On February 28th, 30 representatives from Illinois public interest law agencies met at Perkins Coie for PILI’s annual Legal Service Agency Roundtable where they discussed strategies to engage law students, recent graduates and attorney volunteers in agency work. Topics included looking at last year’s ABA Pro Bono Survey data, incorporating limited scope representation opportunities and drawing on feedback from PILI Interns, Fellows and Supervisors.
Pro Bono Survey
Samira Nazem of the Chicago Bar Foundation reviewed key takeaways for legal service agencies from the 2017 Pro Bono Survey. She noted that two-thirds of pro bono was being done by attorneys at solo or small firms and the group discussed ways to engage and support this attorney demographic.
Also in the survey, attorneys reported a better pro bono experience when they took cases through a public interest law agency, even saying they were more likely to take a pro bono case outside their practice area with the support of an agency. Volunteer supervisors can help to ensure a positive experience by providing ample training and resources to volunteers.
Limited Scope Representation
Marisa Wiesman of Prairie State legal Services then discussed limited scope representation as an opportunity for pro bono volunteers. While limited scope is a great tool for attorneys to help clients on a short-term, pro bono basis, it does come with its own set of challenges.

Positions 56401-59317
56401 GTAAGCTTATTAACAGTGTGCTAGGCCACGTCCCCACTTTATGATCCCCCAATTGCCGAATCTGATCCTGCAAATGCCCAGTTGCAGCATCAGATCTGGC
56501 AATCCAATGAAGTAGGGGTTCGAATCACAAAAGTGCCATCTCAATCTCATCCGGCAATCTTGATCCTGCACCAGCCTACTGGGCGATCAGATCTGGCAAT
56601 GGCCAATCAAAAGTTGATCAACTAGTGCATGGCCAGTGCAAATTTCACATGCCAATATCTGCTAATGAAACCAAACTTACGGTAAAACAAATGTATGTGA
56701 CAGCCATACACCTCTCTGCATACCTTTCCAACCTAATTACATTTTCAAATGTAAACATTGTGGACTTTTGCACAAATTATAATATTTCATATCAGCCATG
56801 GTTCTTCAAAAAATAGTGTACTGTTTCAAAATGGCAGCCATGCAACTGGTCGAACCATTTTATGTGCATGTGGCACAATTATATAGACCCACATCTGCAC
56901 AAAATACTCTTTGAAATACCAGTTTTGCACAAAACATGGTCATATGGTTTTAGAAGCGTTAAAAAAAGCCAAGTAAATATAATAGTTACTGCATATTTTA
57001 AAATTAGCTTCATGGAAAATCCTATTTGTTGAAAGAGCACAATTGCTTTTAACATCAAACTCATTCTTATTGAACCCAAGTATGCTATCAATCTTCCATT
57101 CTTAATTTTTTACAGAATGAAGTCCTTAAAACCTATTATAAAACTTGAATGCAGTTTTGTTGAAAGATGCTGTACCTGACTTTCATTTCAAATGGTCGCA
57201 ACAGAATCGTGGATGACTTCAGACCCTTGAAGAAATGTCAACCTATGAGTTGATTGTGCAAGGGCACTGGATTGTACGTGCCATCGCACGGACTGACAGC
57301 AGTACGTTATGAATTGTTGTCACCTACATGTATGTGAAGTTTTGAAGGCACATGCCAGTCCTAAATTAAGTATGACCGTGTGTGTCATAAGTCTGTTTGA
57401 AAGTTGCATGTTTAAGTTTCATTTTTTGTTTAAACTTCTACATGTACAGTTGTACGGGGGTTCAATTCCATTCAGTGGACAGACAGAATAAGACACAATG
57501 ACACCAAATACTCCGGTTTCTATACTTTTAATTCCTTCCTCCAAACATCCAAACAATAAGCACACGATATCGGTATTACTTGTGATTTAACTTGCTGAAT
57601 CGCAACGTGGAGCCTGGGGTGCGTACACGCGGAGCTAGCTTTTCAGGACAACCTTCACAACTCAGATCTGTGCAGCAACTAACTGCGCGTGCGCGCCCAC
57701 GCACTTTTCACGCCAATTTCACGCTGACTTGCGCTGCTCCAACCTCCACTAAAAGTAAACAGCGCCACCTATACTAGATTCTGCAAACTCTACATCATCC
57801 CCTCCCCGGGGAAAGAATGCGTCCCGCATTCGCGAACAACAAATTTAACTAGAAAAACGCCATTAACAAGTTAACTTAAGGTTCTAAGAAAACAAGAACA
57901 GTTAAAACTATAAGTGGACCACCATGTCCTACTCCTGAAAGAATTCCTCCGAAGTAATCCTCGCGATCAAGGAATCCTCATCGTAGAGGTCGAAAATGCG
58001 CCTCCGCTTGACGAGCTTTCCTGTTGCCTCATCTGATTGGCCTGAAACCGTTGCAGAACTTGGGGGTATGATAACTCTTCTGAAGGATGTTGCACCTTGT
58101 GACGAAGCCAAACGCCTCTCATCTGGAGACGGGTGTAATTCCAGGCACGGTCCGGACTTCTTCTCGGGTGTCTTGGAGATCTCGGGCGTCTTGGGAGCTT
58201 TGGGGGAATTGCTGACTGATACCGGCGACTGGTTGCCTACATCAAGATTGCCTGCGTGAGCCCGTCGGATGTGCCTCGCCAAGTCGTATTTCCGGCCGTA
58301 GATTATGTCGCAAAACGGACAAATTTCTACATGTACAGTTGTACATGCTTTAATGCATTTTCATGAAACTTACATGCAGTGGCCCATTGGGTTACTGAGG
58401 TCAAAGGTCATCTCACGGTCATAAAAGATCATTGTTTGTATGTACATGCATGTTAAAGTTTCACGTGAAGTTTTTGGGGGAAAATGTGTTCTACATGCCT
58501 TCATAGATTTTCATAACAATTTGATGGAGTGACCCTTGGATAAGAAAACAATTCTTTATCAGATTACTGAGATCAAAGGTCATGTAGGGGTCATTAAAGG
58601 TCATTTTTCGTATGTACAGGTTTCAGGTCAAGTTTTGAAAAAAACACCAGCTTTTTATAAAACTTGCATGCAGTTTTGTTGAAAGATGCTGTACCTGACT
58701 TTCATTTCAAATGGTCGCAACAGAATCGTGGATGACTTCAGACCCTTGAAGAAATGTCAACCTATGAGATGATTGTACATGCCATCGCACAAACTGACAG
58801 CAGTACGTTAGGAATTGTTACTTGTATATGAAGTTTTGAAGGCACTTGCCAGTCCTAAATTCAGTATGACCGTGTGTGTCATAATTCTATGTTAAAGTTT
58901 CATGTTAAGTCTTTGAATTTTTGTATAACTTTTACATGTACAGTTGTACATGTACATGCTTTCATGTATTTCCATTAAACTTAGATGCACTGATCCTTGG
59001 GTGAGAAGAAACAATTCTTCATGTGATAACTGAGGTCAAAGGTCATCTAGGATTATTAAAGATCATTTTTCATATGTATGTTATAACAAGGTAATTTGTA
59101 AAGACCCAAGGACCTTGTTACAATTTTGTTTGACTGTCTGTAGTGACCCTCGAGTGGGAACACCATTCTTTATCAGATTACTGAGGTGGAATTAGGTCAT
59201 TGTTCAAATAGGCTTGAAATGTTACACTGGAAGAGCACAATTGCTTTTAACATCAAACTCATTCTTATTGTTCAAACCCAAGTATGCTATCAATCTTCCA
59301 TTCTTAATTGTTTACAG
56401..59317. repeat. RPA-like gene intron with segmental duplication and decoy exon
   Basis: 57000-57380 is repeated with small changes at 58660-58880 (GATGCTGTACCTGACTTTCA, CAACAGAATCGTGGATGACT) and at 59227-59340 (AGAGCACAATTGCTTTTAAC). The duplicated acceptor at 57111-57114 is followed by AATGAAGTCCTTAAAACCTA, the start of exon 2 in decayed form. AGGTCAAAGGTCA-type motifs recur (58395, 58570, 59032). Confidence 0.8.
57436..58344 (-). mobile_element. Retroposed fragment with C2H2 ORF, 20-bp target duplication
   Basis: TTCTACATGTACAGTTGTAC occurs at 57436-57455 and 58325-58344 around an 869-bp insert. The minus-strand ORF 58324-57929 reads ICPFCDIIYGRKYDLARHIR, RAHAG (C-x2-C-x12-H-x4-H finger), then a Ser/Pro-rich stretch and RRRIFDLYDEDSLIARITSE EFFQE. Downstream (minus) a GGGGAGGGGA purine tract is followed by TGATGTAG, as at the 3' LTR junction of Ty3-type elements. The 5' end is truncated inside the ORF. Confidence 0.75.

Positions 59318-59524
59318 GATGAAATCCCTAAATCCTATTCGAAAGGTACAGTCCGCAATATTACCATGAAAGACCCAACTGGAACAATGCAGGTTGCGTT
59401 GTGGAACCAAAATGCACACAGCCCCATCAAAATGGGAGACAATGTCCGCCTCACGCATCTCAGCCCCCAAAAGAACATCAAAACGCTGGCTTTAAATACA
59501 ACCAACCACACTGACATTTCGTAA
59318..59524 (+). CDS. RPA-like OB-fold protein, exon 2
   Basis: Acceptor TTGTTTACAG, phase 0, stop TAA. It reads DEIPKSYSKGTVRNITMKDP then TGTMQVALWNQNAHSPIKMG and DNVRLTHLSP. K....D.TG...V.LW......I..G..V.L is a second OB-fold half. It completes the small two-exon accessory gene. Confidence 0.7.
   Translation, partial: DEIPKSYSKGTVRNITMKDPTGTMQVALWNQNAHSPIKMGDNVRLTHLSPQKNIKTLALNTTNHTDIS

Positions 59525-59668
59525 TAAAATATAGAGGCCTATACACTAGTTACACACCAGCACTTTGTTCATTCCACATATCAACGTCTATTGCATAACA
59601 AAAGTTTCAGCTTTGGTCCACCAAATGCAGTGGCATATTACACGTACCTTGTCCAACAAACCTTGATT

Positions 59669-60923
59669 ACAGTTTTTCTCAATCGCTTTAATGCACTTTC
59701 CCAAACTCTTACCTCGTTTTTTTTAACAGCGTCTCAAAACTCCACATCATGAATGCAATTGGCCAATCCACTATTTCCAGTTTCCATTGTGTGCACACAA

When presenting limited scope opportunities to volunteers, it’s important to educate them about the parameters of the pro bono matter and the actual impact on clients. While many volunteers like limited scope opportunities, this approach does not provide a one-size-fits-all pro bono solution. Limited scope opportunities should be crafted strategically to ensure that the time and effort invested by the agency, client and volunteer provides the most benefit for the client.
Feedback from PILI Interns, Fellows, and Supervisors
Susan DeCostanza, a PILI Intern Alum and current supervisor at CVLS led a discussion about feedback from recent Interns, Fellows and Supervisors. One major takeaway was that Interns and Fellows want feedback from their supervisors. Supervisors should look for opportunities to conduct both formal and informal evaluations for Interns and Fellows and utilize self-evaluations as well.
Near the end of the placement, agency supervisors should discuss ways to involve Interns and Fellows in the agency going forward. Potential areas for involvement would include further volunteer opportunities, a Young Professionals Board, or invitations to future events. If agencies can maintain relationships with their Interns and Fellows, they might secure lifelong volunteers and supporters.
Thank you to everyone who participated in the Legal Service Agency Roundtable. We will plan our Illinois Forum on Pro Bono for later this year, which will include discussions with this group as well as firm, corporate and law school pro bono partners.